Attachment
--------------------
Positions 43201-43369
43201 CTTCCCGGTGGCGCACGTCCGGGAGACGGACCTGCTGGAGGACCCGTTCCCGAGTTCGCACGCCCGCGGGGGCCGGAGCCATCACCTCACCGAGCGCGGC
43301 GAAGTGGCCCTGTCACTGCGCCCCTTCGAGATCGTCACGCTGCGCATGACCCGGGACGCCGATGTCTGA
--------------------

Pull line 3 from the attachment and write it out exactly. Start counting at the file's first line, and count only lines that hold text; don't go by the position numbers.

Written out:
43301 GAAGTGGCCCTGTCACTGCGCCCCTTCGAGATCGTCACGCTGCGCATGACCCGGGACGCCGATGTCTGA